Getting the Most From Weather Observations

5th September 2023

Most boaters know it is good practice to monitor appropriate VHF radio frequencies. Staying informed of current weather conditions and short-term forecasts will contribute to safer operating decisions (including go or no-go) and enhance the comfort of everyone aboard. Environment Canada broadcasts information on weather channels WX1, 2, 3, 4 and 8 as well as on channel 21B from a series of transmitters located as far north as Dundas Island in Dixon Entrance. With a good antenna and receiver, reception is available on one or more of the VHF channels in most places traditionally frequented by pleasure boaters. There are exceptions where topography restricts VHF reception such as Princess Louisa Inlet.



Environment Canada’s VHF marine weather reports (current and forecasted) available 24/7 contain the following useful information: Wind direction and speed; weather conditions including precipitation and visibility; Freezing spray; Air temperature; Wave height; and Extended Forecasts.

By listening to Environment Canada VHF broadcasts, skippers can receive relatively current information available about conditions at a variety of weather stations “upstream” from their immediate location, as well as confirm that the favorable conditions they may observe on one side of the Strait of Georgia or other relatively open body of water are prevalent at our destination. Environment Canada provides observations from more than 60 buoys, lighthouses, and marine weather stations along the BC coast, and each of the regional weather broadcasts will include a different set of stations most helpful to listeners in that area.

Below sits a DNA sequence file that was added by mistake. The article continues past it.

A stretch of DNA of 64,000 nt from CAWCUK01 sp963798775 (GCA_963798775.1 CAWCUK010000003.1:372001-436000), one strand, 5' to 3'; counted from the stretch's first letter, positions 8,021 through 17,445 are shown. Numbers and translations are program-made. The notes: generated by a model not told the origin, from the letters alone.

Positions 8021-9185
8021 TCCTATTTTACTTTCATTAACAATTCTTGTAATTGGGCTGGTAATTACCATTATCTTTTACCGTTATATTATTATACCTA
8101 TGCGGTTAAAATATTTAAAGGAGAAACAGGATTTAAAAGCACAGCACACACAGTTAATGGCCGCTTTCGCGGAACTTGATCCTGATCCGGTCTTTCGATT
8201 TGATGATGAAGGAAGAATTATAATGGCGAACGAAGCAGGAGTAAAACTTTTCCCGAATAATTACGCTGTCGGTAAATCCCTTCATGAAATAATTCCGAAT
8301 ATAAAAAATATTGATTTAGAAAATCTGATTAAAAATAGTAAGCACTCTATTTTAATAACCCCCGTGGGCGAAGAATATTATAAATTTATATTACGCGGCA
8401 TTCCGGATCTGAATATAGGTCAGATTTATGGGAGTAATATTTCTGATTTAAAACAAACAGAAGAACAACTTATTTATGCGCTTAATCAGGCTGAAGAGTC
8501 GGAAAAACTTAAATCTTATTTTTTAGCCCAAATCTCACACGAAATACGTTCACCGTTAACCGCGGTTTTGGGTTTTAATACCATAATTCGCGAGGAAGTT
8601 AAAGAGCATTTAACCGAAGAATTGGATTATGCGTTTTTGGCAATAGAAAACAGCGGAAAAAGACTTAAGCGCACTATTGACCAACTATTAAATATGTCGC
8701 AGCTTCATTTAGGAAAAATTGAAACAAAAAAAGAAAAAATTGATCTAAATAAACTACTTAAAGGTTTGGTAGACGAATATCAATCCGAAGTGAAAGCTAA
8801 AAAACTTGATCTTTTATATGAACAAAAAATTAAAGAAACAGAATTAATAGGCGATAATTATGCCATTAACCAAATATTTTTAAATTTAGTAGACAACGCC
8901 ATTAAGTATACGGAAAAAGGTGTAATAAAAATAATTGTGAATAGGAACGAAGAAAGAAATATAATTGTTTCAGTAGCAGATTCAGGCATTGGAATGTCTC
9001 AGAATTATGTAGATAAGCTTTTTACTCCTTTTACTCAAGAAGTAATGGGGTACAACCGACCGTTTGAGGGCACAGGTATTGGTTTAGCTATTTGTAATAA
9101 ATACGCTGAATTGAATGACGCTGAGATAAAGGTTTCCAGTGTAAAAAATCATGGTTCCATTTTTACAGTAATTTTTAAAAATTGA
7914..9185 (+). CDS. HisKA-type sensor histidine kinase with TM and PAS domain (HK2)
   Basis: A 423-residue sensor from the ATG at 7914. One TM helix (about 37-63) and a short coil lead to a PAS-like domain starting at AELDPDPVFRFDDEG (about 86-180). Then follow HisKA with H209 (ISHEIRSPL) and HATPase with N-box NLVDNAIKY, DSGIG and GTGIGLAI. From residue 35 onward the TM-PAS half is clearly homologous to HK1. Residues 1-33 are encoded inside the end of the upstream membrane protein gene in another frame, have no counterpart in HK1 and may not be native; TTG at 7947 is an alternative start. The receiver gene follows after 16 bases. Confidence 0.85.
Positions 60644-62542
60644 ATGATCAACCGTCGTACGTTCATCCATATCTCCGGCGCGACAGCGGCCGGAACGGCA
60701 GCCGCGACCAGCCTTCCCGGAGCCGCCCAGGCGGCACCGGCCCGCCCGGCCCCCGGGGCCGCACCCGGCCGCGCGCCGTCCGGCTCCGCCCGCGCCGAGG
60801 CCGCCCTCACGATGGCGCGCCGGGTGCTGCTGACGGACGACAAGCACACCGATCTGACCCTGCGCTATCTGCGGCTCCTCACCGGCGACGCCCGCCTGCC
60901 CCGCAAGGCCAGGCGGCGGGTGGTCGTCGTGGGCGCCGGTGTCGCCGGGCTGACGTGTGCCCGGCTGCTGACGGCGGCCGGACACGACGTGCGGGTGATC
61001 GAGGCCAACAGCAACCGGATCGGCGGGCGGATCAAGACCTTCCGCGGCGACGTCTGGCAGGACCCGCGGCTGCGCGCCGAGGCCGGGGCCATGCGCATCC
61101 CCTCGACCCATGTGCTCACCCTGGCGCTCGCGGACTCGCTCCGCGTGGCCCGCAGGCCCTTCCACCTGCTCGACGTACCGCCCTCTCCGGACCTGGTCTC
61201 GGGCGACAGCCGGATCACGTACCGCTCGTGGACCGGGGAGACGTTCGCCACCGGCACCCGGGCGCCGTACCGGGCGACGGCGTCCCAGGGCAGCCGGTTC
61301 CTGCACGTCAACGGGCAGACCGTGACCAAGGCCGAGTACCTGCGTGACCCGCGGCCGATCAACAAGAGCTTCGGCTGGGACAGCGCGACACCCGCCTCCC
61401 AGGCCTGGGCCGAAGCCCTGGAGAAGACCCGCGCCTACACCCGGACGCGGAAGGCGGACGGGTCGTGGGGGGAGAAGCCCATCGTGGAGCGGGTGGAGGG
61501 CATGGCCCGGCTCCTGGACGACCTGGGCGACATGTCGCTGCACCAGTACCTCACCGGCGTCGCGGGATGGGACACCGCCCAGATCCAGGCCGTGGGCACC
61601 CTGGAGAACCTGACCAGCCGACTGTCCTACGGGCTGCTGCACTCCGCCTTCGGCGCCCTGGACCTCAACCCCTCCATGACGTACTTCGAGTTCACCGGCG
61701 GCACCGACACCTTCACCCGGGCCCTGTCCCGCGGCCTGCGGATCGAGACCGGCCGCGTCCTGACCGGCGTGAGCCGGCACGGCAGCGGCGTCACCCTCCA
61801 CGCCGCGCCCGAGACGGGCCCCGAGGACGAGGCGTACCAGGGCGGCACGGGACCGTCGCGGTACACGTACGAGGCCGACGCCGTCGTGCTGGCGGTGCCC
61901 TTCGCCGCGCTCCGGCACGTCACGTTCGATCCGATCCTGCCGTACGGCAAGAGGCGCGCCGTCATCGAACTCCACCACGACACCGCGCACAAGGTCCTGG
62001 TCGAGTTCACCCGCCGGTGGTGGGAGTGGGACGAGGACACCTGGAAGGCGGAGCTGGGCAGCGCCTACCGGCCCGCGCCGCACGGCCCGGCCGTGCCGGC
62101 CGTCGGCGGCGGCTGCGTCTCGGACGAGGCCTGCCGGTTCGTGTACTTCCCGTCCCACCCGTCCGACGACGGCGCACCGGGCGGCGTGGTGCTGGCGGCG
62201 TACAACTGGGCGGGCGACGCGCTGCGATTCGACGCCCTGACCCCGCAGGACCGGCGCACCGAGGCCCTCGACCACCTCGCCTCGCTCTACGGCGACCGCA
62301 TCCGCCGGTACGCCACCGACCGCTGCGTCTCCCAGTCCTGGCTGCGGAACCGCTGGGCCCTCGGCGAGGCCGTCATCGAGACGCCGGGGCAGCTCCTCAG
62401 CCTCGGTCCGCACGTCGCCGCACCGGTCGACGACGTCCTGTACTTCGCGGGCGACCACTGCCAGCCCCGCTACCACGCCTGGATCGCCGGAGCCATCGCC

Many of the reporting stations aren’t going to be immediately familiar to boaters from out of the area. Boaters on a summer cruise may be less than intimately acquainted with for example , La Perouse Bank, but weather information from that offshore station can provide an early clue to changing conditions when the wind is from the west or southwest. Boaters planning to cross the Strait of Georgia between Silva Bay or Nanaimo and Garden Bay or Secret Cove will appreciate knowing that conditions at Merry Island and Halibut Bank are important to consider when crossing from the Vancouver Island side of the strait. Boaters making a Strait of Georgia crossing from the mainland side to Nanaimo area will pay particular attention to conditions reported at the Entrance Island and Ballenas Island marine weather stations. Awareness of weather at the daily destination as well as point in between can be useful. Marine – Environment Canada publishes three diagrams detailing the locations of the weather reporting stations, and their VHF WX channel, on the west coast of British Columbia. The area is divided into North Coast, South Coast and Georgia Basin regions.